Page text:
After facing grumbling and uneasiness amid reports it sent covert intelligence operatives into Libya, now the Obama administration is being criticized by some lawmakers for pulling back specialized U.S. gunships as it turns over command of the Libya no-fly zone to NATO.
Defense Secretary Robert Gates and Chairman of the Joint Chiefs of Staff Adm. Mike Mullen explained the evolving U.S. military role in Libya at grueling back-to-back hearings before House and Senate lawmakers Thursday. Air strikes over Libya have lessened over the past three days, apparently due to bad weather.
During a House Armed Services Committee hearing Thursday morning, Gates--who has made little secret of his misgivings about another major U.S. military intervention in the Middle East--at one point compared the Libyan rebels' military efforts against the far better-equipped forces of Muammar Gadhafi to "a pick-up game" that lacked coordination and strategy.
But Gates and Mullen also made clear that they did not think the United States should get involved with arming the rebels, either overtly or--as many suspect would be the case for such an action--covertly.
"We haven't really addressed this issue, quite frankly," Gates responded Thursday, when asked by a lawmaker if there had been any decision yet to arm the rebels. "My view is, this is something that a lot of other countries can do. One thing that makes Libya different in terms of what is going on is that the United States is in support of others [in the international military coalition]. And others have been taking a much more aggressive stance," he said, apparently referring to France. "If there's going to be that kind of assistance, there are plenty of sources for it other than the United States."
Sen. John McCain (R-Ariz.), the top Republican on the Senate Armed Services panel, railed against the U.S. pulling back its military role in the Libya mission. "This would be a profound mistake with potentially disastrous consequences," he said. "Hope is not a strategy, and it certainly does not degrade armored units."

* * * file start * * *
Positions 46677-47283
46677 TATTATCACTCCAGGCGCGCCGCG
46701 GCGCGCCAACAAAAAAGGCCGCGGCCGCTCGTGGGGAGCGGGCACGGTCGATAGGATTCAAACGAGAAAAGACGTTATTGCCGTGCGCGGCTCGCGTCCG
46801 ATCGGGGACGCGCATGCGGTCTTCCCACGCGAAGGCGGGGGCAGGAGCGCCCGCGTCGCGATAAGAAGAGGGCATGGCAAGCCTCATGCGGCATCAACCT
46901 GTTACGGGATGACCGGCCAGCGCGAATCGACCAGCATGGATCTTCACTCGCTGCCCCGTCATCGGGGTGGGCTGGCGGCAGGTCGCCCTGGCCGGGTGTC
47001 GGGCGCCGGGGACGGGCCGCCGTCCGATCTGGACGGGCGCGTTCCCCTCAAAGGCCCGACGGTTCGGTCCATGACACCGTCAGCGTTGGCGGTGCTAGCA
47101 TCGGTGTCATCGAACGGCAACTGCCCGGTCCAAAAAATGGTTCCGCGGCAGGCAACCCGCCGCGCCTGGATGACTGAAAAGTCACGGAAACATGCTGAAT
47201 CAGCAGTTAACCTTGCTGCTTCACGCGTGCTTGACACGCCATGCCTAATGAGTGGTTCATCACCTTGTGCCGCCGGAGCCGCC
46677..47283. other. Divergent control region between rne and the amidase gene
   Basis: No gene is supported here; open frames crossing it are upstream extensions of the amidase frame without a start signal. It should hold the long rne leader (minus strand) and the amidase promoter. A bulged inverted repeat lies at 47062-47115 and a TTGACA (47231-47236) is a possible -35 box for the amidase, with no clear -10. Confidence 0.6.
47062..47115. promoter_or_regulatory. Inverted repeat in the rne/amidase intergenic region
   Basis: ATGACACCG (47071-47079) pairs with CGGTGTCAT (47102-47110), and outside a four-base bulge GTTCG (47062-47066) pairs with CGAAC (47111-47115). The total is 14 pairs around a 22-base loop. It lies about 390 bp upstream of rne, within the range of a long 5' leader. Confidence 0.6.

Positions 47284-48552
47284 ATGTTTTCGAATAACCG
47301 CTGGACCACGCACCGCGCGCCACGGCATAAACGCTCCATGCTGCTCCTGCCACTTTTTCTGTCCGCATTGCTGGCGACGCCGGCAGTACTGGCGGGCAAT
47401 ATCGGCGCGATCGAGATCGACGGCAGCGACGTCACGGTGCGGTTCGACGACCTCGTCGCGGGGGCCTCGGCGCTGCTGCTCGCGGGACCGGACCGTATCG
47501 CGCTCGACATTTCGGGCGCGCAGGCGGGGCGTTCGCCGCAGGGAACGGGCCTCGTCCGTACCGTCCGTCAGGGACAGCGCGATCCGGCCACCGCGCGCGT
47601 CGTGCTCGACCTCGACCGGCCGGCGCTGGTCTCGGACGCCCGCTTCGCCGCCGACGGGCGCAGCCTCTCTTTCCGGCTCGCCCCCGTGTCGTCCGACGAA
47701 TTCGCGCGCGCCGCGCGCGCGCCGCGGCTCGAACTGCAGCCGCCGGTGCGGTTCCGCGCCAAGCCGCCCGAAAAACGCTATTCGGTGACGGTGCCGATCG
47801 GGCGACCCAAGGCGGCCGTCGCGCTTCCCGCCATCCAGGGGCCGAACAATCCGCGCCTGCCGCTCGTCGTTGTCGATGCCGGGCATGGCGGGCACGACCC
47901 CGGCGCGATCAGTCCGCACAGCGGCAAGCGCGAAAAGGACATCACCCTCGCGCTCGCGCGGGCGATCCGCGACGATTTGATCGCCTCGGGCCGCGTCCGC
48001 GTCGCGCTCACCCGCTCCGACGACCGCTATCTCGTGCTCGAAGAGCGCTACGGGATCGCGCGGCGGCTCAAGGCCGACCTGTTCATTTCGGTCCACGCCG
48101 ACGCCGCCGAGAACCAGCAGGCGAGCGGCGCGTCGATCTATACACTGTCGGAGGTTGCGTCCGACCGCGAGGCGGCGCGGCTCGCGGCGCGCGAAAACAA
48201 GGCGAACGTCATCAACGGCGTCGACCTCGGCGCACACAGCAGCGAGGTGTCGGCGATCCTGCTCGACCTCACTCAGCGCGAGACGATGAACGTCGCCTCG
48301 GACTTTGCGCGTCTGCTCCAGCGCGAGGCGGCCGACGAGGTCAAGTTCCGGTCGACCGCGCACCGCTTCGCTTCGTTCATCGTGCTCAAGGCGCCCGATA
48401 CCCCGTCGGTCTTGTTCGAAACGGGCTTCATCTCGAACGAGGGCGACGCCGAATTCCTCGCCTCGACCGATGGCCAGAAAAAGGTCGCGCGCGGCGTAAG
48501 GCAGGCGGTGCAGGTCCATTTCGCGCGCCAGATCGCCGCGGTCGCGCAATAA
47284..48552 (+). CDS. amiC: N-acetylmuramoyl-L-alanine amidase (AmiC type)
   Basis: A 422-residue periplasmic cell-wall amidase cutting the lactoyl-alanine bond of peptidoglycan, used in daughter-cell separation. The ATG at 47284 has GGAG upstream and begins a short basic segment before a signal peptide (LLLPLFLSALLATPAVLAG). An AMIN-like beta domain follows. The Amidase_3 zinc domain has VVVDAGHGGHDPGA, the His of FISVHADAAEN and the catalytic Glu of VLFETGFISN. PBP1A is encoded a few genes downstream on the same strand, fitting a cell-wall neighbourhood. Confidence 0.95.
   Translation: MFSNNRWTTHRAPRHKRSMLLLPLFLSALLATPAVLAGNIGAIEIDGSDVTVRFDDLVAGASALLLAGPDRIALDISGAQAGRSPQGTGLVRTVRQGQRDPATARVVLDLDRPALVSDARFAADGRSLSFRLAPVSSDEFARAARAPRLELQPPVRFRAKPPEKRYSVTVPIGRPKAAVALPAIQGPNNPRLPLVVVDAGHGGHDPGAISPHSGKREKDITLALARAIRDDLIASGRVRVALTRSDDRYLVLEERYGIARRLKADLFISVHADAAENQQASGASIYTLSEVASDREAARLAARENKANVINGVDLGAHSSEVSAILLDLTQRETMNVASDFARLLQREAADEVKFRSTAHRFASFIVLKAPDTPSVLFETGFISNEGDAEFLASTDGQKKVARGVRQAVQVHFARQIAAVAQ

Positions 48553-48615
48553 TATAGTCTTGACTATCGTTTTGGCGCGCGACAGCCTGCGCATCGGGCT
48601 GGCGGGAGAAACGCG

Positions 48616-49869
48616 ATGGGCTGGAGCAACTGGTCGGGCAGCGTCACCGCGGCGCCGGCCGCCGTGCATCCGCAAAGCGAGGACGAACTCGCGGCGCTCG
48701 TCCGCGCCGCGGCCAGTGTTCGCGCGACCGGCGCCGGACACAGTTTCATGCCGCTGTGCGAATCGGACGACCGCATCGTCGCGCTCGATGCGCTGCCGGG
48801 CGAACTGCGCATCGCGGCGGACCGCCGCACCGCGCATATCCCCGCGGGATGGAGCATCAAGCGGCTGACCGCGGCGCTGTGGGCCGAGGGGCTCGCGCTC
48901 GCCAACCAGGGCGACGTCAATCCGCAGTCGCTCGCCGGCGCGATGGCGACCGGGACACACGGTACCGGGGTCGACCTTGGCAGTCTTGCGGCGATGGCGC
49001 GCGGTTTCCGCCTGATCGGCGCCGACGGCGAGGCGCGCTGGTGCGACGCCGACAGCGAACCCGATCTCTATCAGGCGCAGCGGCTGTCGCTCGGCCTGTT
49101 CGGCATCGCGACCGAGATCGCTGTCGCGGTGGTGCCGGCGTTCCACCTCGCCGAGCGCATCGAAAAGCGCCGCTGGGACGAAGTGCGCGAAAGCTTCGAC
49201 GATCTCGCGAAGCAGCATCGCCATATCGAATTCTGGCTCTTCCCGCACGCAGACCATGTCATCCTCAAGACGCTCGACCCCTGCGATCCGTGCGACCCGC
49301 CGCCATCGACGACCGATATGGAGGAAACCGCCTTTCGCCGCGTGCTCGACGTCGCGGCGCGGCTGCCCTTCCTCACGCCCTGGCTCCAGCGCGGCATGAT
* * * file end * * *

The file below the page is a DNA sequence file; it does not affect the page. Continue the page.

McCain later sparred with Gates over the U.S. decision to withdraw over the next few days two specialized military gunships, the A-10 and AC-130, from use by the coalition. Gates pushed back. Everyone in NATO, he said, "understood the United States would come in heavy and hard in the beginning," and then move into a support role.
NATO, which officially took command of the Libya military mission on Thursday, has the equivalent of the F-15 and F-16 U.S. fighter jets, Defense officials said, which have been used effectively to take out Gadhafi's air defenses and degrade his command and military assets. These aircraft have been in more frequent use in the initial phase of Operation Odyssey Dawn.
But some analysts worry about an emerging military stalemate in Libya. And some advocate helping the rebels defeat Gadhafi including by the international coalition serving more as an air force for the Libyan rebel ground forces. U.S. military and NATO commanders have repeatedly said they interpret their mission far more narrowly, to protect Libyan civilians from attacks by Gadhafi forces.
Defense officials said bad weather had been hampering air strikes the past three days, not any policy decision to pull back from enforcement of the no-fly zone.
Pentagon officials also said the United States would still be providing crucial and unique U.S. military capabilities to the NATO operation in Libya that the alliance otherwise would not have, including communications, surveillance functions and technology to electronically jam Libyan radars.
Even amid the military stalemate, Tripoli was reported to be shaken by the news Wednesday that Libya's foreign minister and former intelligence chief Moussa Kusa had defected to the United Kingdom. Several other Gadhafi regime associates were also reported to be considering defecting. However, at least one other former senior intelligence official rumored to have fled the country appeared on Libyan State television Friday to say he had not.
Calling Kusa's defection a "significant blow to the Gadhafi regime," National Security Council spokesman Tommy Vietor said members of Gadhafi's inner circle "have to choose whether to place their bet on a regime that has lost all legitimacy and face grave consequences, or get on the right side of history."
(Defense Secretary Robert Gates and Joint Chiefs Chairman Adm. Michael Mullen testify on Capitol Hill in Washington, Thursday, March 31, 2011.: Carolyn Kaster/AP)